“I wasn’t really practicing anything,” he said. “I attended Catholic churches, but I never participated in the sacraments. I was on the campus ministry team at St. John and, when I had my conversion experience during a retreat at Franciscan University in Steubenville, I came back and Jack Beattie, God rest his soul, said, ‘You should think about becoming Catholic.’ That’s when I met Msgr. Dominick Fullam, who signed me up for RCIA. There were three of us in the class at St. James Parish in Gulfport and I came into the Church in 1997.”

After that, he said, youth ministry began to play a greater role in his life. So, when St. Thomas pastor Father Louis Lohan asked him to run the parish’s youth ministry and Life Teen programs.

Lacy left his position at St. Thomas after Hurricane Katrina in 2005 to teach religion at St. John and then St. Patrick Catholic High School in Biloxi, while continuing to help with youth ministry.

The fruits of working with young people on a parish level, said Lacy, “come from seeing them experience Christ in a way that creates conversion in their life.

“They experience Christ in a way that changes their world view and their understanding of how they are supposed to live out this Christian virtue because, when they get it, it’s amazing,” he said. “When it clicks, when they recognize how much God loves them and how much a part of their life he is, and they acknowledge that and surrender to that, that’s it. I mean that really and truly is it. There’s so much to that but, simply put, it’s about them experiencing the love of Christ and realizing it.”

Lacy said he is excited and nervous to be following in Moore’s footsteps.

“I love where we’re at with youth ministry in our diocese,” said Lacy. “I think we’ve got a lot of good things going and I just kind of feel that we want to keep those things, whether they be the annual youth conference or SEARCH, going in the right direction.”

Lacy said he owes a tremendous debt of gratitude to Moore.

“When I came into youth ministry, Bragg was one of those people that I would often call on for guidance and input,” he said.

“It was always with just a joyful response of ‘I’m here to help you in every way that I possibly can.’ That friendship became even stronger through the years in doing ministry together, whether it was March for Life or conference, and working more personally with him. I consider him a great friend. I consider him someone who was very, very impactful in me continuing to stay in youth ministry through his encouragement and conversations that we’ve had through the years. I think that one of the things that Bragg is so good about is sitting back and listening and giving that input and encouragement where it’s needed to really keep people plugged in, to keep people engaged in the long-term goal of what youth ministry is. It isn’t about just having fun experiences. It’s about understanding how we are called to impact the younger generation so that they too can come back and do the same thing.”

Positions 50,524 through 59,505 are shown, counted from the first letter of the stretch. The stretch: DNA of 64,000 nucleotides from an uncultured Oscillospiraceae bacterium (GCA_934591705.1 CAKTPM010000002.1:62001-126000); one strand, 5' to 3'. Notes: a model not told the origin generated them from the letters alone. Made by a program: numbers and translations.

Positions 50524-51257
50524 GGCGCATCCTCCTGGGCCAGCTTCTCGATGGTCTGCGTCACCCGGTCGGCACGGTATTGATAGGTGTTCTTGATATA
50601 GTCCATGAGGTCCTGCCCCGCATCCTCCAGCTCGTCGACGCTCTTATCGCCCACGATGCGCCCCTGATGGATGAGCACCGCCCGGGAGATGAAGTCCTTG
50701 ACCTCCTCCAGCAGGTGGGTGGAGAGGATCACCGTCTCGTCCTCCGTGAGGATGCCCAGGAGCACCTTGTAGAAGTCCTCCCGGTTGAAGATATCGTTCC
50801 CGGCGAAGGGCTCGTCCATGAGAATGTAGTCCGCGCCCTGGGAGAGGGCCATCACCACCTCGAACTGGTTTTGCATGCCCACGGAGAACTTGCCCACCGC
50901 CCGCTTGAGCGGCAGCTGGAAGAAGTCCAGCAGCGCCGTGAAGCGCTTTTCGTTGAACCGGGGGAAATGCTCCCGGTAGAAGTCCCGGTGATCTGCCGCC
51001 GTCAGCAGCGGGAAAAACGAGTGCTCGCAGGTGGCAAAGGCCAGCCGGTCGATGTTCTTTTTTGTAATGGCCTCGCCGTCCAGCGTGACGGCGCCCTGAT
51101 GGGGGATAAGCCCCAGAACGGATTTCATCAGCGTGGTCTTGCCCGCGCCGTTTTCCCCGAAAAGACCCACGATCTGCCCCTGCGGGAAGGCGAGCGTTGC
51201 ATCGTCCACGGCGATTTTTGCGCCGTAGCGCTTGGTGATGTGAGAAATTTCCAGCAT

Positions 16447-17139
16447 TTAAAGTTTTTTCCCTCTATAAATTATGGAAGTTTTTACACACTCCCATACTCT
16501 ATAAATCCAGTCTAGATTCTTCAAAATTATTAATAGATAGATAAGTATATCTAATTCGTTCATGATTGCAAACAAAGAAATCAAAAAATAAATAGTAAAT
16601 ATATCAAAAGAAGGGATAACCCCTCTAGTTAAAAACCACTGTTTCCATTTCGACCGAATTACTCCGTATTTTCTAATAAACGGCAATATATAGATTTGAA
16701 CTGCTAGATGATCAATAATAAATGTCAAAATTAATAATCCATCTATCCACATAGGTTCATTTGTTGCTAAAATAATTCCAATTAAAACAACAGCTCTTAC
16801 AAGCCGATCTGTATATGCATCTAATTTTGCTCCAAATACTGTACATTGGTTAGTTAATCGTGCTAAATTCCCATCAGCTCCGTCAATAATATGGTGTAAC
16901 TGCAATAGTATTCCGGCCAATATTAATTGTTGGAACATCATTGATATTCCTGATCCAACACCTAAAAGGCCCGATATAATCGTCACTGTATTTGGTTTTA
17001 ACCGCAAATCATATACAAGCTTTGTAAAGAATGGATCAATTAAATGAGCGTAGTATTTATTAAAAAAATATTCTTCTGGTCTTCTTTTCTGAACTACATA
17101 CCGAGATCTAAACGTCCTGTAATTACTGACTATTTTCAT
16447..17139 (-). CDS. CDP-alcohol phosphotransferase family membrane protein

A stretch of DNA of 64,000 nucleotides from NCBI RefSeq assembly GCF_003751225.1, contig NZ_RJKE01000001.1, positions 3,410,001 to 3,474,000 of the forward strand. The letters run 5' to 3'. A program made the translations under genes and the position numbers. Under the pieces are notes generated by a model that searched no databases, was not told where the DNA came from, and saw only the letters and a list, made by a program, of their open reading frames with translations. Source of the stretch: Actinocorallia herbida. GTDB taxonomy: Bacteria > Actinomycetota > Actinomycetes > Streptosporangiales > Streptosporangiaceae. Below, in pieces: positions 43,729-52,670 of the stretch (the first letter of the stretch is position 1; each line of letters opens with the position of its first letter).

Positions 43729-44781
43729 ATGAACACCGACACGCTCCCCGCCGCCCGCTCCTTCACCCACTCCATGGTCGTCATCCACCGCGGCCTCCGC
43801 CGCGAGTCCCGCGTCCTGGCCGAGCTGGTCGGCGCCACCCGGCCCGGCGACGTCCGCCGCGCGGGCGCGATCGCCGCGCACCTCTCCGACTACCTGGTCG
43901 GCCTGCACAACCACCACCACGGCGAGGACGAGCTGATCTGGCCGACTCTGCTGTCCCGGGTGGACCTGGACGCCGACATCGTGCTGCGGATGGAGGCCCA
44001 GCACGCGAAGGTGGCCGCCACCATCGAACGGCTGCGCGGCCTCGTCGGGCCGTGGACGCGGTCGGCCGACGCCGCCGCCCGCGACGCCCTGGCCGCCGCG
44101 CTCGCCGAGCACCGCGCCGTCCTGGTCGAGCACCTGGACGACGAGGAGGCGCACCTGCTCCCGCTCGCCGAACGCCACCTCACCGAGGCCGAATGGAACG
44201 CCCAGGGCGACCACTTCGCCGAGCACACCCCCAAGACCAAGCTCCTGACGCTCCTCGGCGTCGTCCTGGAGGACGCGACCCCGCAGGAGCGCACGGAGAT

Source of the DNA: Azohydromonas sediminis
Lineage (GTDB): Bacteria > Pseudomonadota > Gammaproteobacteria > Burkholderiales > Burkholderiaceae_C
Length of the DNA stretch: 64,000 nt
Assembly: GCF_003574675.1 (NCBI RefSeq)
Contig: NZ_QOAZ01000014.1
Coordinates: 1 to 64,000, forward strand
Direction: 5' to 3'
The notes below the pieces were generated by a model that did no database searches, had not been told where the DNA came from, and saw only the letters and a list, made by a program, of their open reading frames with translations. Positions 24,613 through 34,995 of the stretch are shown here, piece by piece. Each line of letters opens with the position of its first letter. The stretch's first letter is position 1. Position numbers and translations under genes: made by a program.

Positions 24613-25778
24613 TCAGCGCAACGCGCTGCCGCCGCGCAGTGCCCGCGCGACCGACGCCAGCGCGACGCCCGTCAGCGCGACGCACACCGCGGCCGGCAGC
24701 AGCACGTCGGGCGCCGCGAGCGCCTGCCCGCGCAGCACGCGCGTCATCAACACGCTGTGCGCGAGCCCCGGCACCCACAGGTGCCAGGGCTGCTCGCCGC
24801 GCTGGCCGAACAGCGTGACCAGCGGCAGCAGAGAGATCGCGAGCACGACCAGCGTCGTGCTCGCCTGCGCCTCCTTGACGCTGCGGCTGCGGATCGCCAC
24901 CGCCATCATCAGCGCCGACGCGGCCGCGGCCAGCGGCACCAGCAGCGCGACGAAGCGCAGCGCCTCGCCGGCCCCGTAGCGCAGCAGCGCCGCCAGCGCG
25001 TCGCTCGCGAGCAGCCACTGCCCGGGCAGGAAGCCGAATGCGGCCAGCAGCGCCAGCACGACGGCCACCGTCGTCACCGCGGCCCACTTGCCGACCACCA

Lacy said he is “super excited” about working with Brenda Sargent, a long-time fixture in the Office of Youth Ministry.

“Brenda has been great to collaborate with through the years and I look forward to continuing the good things we already have going on,” he said.

Sargent agreed.

“I am excited to see where this adventure leads us,” she said. “Knowing he has so many qualities and ways that Bragg has, we will start out on the beginning of a great work relationship.”

Lacy reiterated that his goal coming into his new position is to keep the good things going.

“As time allows, we will create new approaches and make adjustments where we feel adjustments need to be made,” he said.

“That would be a collective decision, not just something coming from me. There are going to be things that change because I’m not Bragg and that’s just the nature of humanity in and of itself. With Brenda and her influence and all she brings to the table in wisdom of how we’ve done it in the past, there’s going to be great collaboration there that I think will allow us to continue the great things that are going on and, at the same time, allow us to create new ideas.”

Lacy believes every male and female should seriously consider his or her vocation, whether it is to priesthood, religious life, married life, etc., but especially to priesthood and religious life. He said the same thinking applies to young people and their role in the Church.

“There’s the easy road and there’s the opportunity to go deep,” he said.

“The truth is that every person has something to offer. It may not be that your gift is getting up and giving great talks. Your gift may be being quiet and listening. I hope that, as Bragg does so well, I’ll be able to look at someone and say, ‘Don’t believe you don’t have anything to offer because you do.’ Get involved. See where you fit. If it doesn’t work this way, it may work a different way. It may be that his isn’t what you need to be doing at all, but you’ve got to give it a shot.”

Lacy added that he’s very passionate about young people discerning their vocation.